The U.S. oil-and-gas production surge could boost domestic and global greenhouse gas emissions in the future, a new study released via the nonpartisan think tank Resources for the Future shows.
Why it matters: Daniel Raimi’s analysis takes a broad, global look at the shale boom’s climate effects in the years ahead and focuses in-depth on the role of higher oil production.
This is in contrast to many prior discussions, which tended to emphasize how higher gas production has cut U.S. carbon emissions over the last decade as the fuel has shoved coal aside in power markets.
What they did: Raimi explores a range of oil-and-gas production levels over the next dozen years based on last year’s version of the Energy Information Administration’s Annual Energy Outlook.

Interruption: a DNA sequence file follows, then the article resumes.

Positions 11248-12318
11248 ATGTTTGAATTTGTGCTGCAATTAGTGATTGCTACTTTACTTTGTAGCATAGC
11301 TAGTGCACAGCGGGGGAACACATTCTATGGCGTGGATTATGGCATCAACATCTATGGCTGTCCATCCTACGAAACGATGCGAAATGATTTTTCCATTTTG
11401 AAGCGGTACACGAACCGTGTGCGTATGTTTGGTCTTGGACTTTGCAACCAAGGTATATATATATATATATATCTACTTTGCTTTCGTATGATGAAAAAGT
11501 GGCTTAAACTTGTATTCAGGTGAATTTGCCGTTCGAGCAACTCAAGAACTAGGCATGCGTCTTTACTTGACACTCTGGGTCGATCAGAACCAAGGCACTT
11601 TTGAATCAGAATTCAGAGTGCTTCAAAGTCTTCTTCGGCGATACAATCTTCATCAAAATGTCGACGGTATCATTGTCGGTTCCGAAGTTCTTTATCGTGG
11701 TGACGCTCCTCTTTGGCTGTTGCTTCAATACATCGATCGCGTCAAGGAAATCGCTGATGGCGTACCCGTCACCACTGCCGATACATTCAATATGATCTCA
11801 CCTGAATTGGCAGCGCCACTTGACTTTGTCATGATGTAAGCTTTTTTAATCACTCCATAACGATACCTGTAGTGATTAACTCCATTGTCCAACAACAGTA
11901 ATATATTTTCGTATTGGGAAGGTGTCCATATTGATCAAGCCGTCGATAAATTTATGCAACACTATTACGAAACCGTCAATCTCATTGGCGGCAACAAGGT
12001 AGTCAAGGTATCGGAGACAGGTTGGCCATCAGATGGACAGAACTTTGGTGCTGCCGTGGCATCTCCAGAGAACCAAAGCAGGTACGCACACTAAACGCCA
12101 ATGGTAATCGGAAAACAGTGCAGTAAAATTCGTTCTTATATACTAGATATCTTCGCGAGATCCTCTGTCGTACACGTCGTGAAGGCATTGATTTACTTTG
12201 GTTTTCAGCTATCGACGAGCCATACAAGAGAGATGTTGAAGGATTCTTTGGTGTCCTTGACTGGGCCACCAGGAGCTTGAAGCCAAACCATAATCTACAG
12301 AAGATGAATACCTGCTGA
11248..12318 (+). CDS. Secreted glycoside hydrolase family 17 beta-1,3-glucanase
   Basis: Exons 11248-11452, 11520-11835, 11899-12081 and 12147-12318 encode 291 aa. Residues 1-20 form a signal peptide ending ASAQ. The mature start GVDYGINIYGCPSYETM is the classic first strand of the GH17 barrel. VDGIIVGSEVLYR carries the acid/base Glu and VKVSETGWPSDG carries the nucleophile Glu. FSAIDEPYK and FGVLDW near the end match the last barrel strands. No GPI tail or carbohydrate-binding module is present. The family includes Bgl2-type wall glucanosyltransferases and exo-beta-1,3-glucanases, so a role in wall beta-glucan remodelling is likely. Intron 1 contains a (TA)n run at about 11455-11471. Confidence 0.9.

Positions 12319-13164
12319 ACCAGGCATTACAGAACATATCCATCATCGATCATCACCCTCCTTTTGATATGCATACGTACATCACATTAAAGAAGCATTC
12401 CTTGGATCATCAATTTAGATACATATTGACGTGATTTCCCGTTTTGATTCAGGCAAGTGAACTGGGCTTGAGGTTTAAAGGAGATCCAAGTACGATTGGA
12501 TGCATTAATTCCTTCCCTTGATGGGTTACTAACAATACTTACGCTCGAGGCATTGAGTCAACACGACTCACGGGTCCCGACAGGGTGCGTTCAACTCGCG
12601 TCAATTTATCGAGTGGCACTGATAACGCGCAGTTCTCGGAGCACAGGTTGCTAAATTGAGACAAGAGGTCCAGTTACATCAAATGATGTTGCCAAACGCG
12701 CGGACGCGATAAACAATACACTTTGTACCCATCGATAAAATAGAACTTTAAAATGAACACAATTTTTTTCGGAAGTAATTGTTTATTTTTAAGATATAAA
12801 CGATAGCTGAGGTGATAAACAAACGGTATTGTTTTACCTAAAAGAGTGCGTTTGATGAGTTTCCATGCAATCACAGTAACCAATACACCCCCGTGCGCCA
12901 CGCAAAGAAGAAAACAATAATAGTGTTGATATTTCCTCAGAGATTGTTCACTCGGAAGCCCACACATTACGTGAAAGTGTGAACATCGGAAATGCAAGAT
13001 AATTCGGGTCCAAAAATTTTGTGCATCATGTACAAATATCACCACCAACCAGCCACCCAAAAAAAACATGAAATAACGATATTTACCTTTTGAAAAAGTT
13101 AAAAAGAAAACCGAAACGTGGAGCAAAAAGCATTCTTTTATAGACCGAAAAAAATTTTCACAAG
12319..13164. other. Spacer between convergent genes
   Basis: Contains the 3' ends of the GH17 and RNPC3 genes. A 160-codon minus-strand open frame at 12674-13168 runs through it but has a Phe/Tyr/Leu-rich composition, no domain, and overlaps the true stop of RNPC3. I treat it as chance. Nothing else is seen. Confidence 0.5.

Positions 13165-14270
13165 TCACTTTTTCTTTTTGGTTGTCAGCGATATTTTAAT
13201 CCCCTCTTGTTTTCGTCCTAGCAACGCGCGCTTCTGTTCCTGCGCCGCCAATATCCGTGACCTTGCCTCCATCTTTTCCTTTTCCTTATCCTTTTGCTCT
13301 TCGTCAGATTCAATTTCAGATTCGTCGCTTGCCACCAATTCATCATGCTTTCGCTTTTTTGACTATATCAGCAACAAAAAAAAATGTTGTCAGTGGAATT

He overlays those projections with emissions estimates for the potent GHG methane associated with shale development.And from there, the study explores how the rise in oil output will reduce global prices as more U.S. crude enters the market and how those price changes may increase global oil consumption.
What they found: There are several reasons to think that what’s been the climate benefit of gas replacing coal could become a different story going forward, including these possibilities…
High gas output starts